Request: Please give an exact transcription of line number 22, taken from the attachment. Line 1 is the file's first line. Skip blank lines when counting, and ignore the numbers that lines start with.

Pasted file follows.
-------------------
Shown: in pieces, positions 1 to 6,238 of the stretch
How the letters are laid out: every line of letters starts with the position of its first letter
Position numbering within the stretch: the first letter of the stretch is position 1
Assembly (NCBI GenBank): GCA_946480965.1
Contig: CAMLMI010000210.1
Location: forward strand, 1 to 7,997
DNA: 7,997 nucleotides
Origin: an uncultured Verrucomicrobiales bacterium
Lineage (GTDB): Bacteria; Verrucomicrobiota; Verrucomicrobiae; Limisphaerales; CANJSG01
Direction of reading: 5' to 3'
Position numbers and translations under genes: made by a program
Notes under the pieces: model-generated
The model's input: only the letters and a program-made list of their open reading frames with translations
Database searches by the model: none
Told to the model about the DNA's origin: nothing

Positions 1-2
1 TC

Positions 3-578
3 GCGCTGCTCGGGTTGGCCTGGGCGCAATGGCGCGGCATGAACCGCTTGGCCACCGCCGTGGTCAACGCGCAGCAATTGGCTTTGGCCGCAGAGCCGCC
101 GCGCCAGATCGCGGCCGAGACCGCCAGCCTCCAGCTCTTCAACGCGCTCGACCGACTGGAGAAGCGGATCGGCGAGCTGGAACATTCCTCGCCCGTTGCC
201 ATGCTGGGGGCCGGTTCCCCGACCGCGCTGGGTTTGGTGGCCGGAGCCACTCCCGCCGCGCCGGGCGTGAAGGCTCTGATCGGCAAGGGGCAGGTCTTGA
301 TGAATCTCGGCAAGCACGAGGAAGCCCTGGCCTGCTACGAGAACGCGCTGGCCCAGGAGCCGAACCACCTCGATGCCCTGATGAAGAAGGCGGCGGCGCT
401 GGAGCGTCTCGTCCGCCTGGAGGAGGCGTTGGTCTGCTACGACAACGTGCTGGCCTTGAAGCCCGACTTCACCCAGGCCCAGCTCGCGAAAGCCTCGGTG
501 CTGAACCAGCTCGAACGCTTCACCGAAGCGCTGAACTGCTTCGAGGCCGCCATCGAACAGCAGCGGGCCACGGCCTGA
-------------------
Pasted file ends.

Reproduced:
301 TGAATCTCGGCAAGCACGAGGAAGCCCTGGCCTGCTACGAGAACGCGCTGGCCCAGGAGCCGAACCACCTCGATGCCCTGATGAAGAAGGCGGCGGCGCT